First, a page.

Washington Update. To Be or Not to Be: That is the Budget Question

The Trump administration’s “skinny budget” was submitted to Congress on March 16, 2017. Overall, this budget blueprint asks for $54 billion in reductions to non-defense programs in order to cover the proposed boost in defense spending. The proposed budget received little support from both Republicans and Democrats, and was almost unanimously criticized by education associations, think tanks and related groups.

Most Congressional members felt the proposed FY 2018 budget was “dead on arrival.” Representative Hal Rogers (R-KY), the former chair of the House Appropriations Committee, spoke on Congress’ role: “Presidents propose, Congress disposes. We've not had our chance yet.” Rogers was one of several GOP lawmakers to dismiss Trump's budget as a pie-in-the-sky wishlist with little hope of surviving negotiations in Congress. Most Republicans gave passing support to Trump's general goal of increasing defense spending while reducing costs elsewhere in the budget. But none would fully embrace the specific White House blueprint.

The “skinny budget” proposes a 13 percent cut in funding for the U.S. Department of Education and eliminates four education-related agencies. Budget specifics are discussed in greater detail below.

Congress must pass a budget or another continuing resolution by April 28th to fund the government for the rest of the current fiscal year that ends on September 30. If not, there would be another government shut down. Congress will be on its Easter/Passover Recess for two weeks. They return on April 25, which allows for only four legislative days to finalize the FY2017 budget.

This piece’s title is really posing a series of questions including:

  • Will Congress pass a continuing resolution or budget resolution by April 28? Or will we have another shutdown?
  • Will Congress agree to the increases, reductions and eliminations included in the “skinny budget?” If not, what will they do before the beginning of the FY2018?
  • Will Congress make the cuts to the FY2017 budget requested by the president?
  • When will Congress address the debt ceiling?
  • What other administration priorities will be enacted during the current session of Congress, including tax reform?

“Skinny Budget” Proposed Changes in Education and Related Areas
The “skinny budget” title is “America FirstA Budget Blueprint to Make America Great Again.  The budget link is: www.whitehouse.gov/sites/whitehouse.gov/files/omb/budget/fy2018/2018_blueprint.pdf.  A description of the Education budget proposal can be found beginning on page 17.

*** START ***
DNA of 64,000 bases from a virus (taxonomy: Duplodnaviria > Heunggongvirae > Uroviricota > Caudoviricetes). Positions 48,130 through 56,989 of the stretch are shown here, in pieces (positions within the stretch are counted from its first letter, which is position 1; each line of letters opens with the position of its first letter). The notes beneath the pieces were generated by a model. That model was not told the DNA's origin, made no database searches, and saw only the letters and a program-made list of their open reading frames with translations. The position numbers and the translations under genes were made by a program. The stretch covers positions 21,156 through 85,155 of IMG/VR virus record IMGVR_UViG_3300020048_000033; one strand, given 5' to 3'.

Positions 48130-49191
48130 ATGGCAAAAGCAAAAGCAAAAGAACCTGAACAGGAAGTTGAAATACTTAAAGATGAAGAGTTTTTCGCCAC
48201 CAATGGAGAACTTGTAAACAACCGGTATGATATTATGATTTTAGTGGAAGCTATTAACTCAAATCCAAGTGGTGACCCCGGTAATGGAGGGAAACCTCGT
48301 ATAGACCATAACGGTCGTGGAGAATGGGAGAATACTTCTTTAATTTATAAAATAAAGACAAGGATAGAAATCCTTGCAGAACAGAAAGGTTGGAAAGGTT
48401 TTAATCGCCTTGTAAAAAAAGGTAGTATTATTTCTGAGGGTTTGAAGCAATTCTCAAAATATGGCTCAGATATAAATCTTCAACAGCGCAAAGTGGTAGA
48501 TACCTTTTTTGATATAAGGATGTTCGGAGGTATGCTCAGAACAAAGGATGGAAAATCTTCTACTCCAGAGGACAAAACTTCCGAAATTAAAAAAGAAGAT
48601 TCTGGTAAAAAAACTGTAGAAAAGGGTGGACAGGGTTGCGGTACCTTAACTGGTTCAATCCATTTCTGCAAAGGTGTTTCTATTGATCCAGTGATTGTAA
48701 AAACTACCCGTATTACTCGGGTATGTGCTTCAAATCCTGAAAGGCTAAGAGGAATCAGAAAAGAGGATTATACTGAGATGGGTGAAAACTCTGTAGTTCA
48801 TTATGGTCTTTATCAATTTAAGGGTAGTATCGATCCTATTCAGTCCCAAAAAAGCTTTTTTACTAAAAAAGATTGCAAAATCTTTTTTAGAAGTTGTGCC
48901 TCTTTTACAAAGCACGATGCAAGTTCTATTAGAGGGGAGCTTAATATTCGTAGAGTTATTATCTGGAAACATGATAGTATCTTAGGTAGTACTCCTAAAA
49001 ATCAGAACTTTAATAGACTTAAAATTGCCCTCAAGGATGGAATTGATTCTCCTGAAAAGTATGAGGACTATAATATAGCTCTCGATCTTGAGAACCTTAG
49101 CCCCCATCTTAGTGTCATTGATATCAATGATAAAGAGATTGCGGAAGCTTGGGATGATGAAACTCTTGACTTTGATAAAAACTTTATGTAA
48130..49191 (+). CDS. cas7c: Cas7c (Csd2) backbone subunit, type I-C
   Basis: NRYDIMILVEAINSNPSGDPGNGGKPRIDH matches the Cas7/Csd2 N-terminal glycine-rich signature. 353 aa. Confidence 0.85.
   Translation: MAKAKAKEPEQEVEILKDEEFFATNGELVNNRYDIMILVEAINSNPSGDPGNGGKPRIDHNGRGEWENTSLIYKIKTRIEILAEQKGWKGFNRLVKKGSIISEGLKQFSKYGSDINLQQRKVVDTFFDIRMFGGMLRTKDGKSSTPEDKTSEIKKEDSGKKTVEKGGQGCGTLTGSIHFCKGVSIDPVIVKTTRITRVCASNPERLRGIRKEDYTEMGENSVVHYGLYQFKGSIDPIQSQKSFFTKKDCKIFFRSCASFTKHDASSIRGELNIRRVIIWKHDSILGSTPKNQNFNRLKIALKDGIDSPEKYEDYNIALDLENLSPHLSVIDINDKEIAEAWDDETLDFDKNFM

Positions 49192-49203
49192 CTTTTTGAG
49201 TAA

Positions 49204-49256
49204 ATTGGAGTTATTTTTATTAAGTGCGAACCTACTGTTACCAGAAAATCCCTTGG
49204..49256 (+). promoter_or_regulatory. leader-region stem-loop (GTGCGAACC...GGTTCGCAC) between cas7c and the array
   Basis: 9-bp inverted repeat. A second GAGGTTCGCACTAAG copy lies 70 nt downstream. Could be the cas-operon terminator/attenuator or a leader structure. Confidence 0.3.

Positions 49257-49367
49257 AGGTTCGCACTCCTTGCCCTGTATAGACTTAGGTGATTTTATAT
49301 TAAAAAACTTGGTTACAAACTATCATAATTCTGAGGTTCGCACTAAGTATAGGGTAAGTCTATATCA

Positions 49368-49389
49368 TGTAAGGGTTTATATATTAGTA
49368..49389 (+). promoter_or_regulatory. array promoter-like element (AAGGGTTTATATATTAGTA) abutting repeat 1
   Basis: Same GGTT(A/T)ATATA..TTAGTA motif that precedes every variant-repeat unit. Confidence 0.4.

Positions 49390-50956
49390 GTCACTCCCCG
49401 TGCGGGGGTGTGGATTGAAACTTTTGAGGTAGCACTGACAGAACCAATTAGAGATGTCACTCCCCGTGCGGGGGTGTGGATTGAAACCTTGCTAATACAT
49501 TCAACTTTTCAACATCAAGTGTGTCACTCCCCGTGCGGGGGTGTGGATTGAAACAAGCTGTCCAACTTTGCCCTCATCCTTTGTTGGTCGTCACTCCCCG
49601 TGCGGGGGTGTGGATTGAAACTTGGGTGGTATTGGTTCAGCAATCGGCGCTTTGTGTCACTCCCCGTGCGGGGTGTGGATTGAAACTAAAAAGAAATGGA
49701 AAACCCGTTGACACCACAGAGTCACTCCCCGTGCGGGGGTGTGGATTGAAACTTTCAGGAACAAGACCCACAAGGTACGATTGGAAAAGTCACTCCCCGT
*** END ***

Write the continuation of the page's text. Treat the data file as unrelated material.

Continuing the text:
This budget blueprint is more of a wishlist. Budget proposals cannot be enacted into law. In fact, the administration’s budget might not get any votes in the House or Senate. This budget is a bellwether on how the administration views government spending and the federal budget.

The president’s first proposed budget slashes the Department of Education funding by $9 billion. Its budget is reduced from $68.2 billion to $59 billion. This is not the greatest percentage among federal agencies. The Environmental Protection Agency takes the largest cut at 31 percent.

The proposal downsizes or eliminates a raft of grants, including those for teacher training, after-school programs, and aid to low-income and minority college students in an amount totaling $3.7 billion. The cuts would be coupled with a historic investment — $1.4 billion — for charter schools, private schools and other school-choice initiatives that the president promised during the campaign.

Some of the proposed education budget numbers include:
  • Increases investments in public and private school choice by $1.4 billion compared to the 2017 annualized CR level, ramping up to an annual total of $20 billion, and an estimated $100 billion including matching state and local funds. This additional investment in 2018 includes a $168 million increase for charter schools and $250 million for a new private school choice program;
  • Increases Title l by $1 billion, dedicated to encouraging districts to adopt a system of student-based budgeting and open enrollment that enables federal, state and local funding to follow the student to the public school of his or her choice.
  • Maintains approximately $13 billion in funding for IDEA programs to support students with special education needs. This funding provides states, school districts and other grantees with the resources needed to provide high-quality special education and related services to students and young adults with disabilities.